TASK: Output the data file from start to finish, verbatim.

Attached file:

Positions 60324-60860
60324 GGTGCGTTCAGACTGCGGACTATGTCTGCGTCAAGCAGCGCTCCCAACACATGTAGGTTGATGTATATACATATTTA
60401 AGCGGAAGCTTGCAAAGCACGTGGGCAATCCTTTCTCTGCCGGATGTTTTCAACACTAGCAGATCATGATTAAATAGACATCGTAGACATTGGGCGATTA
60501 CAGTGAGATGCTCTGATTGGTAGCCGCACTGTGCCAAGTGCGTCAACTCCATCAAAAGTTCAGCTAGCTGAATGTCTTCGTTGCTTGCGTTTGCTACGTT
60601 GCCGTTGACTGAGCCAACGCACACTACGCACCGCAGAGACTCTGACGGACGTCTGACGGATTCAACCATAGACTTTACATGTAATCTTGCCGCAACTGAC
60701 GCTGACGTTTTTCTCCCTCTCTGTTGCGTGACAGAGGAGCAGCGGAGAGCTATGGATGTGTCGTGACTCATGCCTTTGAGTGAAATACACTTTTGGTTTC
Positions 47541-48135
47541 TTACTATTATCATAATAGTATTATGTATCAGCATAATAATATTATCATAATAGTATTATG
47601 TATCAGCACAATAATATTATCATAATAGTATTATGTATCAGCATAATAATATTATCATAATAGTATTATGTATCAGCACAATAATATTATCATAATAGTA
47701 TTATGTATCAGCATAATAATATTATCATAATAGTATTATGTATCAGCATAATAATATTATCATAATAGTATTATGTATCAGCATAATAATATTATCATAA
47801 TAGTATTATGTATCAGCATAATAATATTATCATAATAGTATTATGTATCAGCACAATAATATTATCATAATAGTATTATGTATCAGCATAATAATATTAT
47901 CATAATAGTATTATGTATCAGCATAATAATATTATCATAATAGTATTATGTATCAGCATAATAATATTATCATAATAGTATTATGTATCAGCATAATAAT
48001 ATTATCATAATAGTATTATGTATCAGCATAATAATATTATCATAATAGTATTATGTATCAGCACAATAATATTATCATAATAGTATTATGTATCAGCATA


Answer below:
Positions 60324-60860
60324 GGTGCGTTCAGACTGCGGACTATGTCTGCGTCAAGCAGCGCTCCCAACACATGTAGGTTGATGTATATACATATTTA
60401 AGCGGAAGCTTGCAAAGCACGTGGGCAATCCTTTCTCTGCCGGATGTTTTCAACACTAGCAGATCATGATTAAATAGACATCGTAGACATTGGGCGATTA
60501 CAGTGAGATGCTCTGATTGGTAGCCGCACTGTGCCAAGTGCGTCAACTCCATCAAAAGTTCAGCTAGCTGAATGTCTTCGTTGCTTGCGTTTGCTACGTT
60601 GCCGTTGACTGAGCCAACGCACACTACGCACCGCAGAGACTCTGACGGACGTCTGACGGATTCAACCATAGACTTTACATGTAATCTTGCCGCAACTGAC
60701 GCTGACGTTTTTCTCCCTCTCTGTTGCGTGACAGAGGAGCAGCGGAGAGCTATGGATGTGTCGTGACTCATGCCTTTGAGTGAAATACACTTTTGGTTTC
Positions 47541-48135
47541 TTACTATTATCATAATAGTATTATGTATCAGCATAATAATATTATCATAATAGTATTATG
47601 TATCAGCACAATAATATTATCATAATAGTATTATGTATCAGCATAATAATATTATCATAATAGTATTATGTATCAGCACAATAATATTATCATAATAGTA
47701 TTATGTATCAGCATAATAATATTATCATAATAGTATTATGTATCAGCATAATAATATTATCATAATAGTATTATGTATCAGCATAATAATATTATCATAA
47801 TAGTATTATGTATCAGCATAATAATATTATCATAATAGTATTATGTATCAGCACAATAATATTATCATAATAGTATTATGTATCAGCATAATAATATTAT
47901 CATAATAGTATTATGTATCAGCATAATAATATTATCATAATAGTATTATGTATCAGCATAATAATATTATCATAATAGTATTATGTATCAGCATAATAAT
48001 ATTATCATAATAGTATTATGTATCAGCATAATAATATTATCATAATAGTATTATGTATCAGCACAATAATATTATCATAATAGTATTATGTATCAGCATA